It was then time for bed, and it was nice to go off to sleep with the sound of the ship’s engines murmuring below us.

Robert and Bridget Sherwood of Monasterevin, County Kildare Ireland

In my last blog on my Sherwood family, who arrived Sydney on board the Premier on 2 July 1840, I wrote about newspaper records that gave me much information about the ship and voyage itself.

This blog I’m going to concentrate on government records available concerning the immigrants themselves.

In the 1840 time period for my Sherwood family there are two sets of surviving government records. The Bounty Immigrant Lists and the Certificates of Entitlement. These are found on microfilm at State Records of NSW, and various libraries and family history societies throughout Australia. These records have also become available as scanned images on Ancestry.com through a partnership arrangement with the State Records of NSW.

Be advised they are two separate sets of records for assisted immigrants. They were created by two different agencies for different purposes, and both sets of records should be consulted to get the more complete details on your immigrants.

Records for Government assisted immigrants were organised into three sections. Families, which included husband, wife and children under about sixteen years of age; and single males and single female over about sixteen years of age.

The Bounty Immigrant Lists were made by the agents representing the shipping agency contracted for the shipment and safe arrival of the Government assisted immigrants. These agencies were paid by the ‘head’. So much per male adult, female adult and a sliding scale for children. The information was collected by the agency when the immigrant presented themselves at the immigration depots to be allocated a berth on the available ship. The information given verbally, recorded name, sex, age, religion, education, occupation and where they had come from. The information was collated and application was made to the government for the ‘bounty’ per head shipped.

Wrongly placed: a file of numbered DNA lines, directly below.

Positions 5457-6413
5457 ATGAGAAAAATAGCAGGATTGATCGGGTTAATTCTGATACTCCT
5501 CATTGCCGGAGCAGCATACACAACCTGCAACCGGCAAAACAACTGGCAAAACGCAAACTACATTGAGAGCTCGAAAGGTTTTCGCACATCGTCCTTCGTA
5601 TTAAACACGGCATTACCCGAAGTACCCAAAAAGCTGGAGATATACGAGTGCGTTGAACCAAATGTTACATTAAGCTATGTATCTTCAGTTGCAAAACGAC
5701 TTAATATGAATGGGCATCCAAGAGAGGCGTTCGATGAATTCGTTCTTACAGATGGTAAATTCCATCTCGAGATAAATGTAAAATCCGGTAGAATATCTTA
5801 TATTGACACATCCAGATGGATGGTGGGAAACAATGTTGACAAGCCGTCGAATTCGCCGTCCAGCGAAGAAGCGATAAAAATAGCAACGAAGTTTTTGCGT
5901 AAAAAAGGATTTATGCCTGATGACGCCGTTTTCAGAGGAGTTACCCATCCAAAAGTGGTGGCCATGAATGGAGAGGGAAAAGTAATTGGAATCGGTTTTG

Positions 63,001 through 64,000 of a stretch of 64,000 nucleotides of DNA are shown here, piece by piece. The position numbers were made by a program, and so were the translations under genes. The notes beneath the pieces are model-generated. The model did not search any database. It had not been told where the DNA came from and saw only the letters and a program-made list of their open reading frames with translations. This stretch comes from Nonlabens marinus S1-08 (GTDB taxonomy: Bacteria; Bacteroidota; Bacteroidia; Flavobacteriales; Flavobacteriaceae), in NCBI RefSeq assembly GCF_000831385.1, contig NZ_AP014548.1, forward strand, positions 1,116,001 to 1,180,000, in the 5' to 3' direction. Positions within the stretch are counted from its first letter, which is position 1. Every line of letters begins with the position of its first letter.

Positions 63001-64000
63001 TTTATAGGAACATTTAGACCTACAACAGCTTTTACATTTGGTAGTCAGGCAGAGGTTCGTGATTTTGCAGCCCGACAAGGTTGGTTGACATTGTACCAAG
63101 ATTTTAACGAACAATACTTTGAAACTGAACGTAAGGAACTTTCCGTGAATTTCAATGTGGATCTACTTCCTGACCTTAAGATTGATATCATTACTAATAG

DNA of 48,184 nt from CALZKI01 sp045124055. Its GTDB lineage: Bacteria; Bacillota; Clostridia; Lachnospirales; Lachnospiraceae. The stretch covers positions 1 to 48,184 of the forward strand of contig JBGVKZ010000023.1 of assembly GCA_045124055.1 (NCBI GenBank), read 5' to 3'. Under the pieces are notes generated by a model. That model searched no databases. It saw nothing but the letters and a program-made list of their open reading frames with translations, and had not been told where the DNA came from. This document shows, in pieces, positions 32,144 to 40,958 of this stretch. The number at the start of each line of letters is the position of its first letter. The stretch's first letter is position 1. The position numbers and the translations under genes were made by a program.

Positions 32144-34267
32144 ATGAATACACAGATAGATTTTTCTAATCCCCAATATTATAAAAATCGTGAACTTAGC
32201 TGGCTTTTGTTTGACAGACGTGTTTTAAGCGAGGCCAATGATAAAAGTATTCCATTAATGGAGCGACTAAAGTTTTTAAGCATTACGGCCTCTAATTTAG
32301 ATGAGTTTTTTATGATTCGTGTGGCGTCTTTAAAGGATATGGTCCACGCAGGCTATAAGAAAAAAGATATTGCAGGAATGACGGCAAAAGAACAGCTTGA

Now let us look at these records for my Sherwood family.

Premier, 2 July 1840

Sherwood, Robert, 39 years, Cotton-weaver, Protestant, reads and write, of County Kildare, Ireland

“ Bridget, 35 years, House Servant, Protestant, reads, of County Kildare

“ Robert, 16 years, son, Protestant, reads, of County Kildare

“ Nelson, 14 years, son, Protestant, ditto, ditto

“ Joseph, 10 years, son, Protestant, ditto, ditto

“ Emily, 6 years, daughter, Protestant, ditto, ditto

“ Margaret, 4 years, daughter, Protestant, –

William Sherwood can be found in the single males list. Alice and Emily Sherwood can be found in the single female list.

The Certificates of Entitlement were created by the agents for the Government department responsible for Colonial Immigration. To qualify for free passage and assistance each emigrant had to satisfy certain selection criteria. They were also to supply certain documents to show their good character, age, usefulness when they arrived in the colony, ie trade, capacity to work etc. The information was given verbally and by the presentation of necessary documents. The agents filled in a proscribed form and each immigrant ended up with a ‘certificate of entitlement’ to free government assistance to emigrate.

These records are organised by ship and then under family, single male and female with a separate certificate issued for each adult immigrant with the younger children appended to their parent’s certificates.

The ‘Certificate of Entitlement” for Robert Sherwood can be summarised as-

Robert Sherwood a married male immigrant

Arrived by: Premier

Brought out by: Mr Capper

Native of : County Kildare, son of John a farmer and Mary his wife

Calling: (occupation) Cottonweaver

Age on Embarkation: 40 39

Persons certifying Registry of Baptism: not certified

Character and person certifying same: good, J Smith Barry JP

James Molloy JP

State of bodily health, strength and possible usefulness: good

Religion: Protestant

Remarks: Reads and Writes

It is interesting to note Robert’s age was stated as 40 and then corrected to 39 (years). In fact his true age was well outside the age guidelines for government free passage. Note his baptism was not certified. If it had been his true age would have been discovered.

His wife, Bridget and adult children, William, Alice and Emily, all have their own certificates giving further clues to this family and their life back in Ireland. For example those certifying character are often their former employer in cases of single immigrants.

By extracting and collating all the information from these records enables me to build a profile on each of these immigrants which will ultimately assist me in my research in Ireland.

I have noted in many Sherwood Family Trees on line that there is much confusion concerning “Emily Sherwood , 17 years” and “Emily Sherwood aged 6 years”, and people have ignored one or the other of these ‘Emilys’. in their trees. As I said before the Bounty Immigrants List and the Certificates of Entitlement were created by different people for different purposes and therefore both ‘Emily’s’ belong to the family in some way. With further research in Ireland and Australia, I believe I have now resolved this problem and will explain further in a later blog on this family.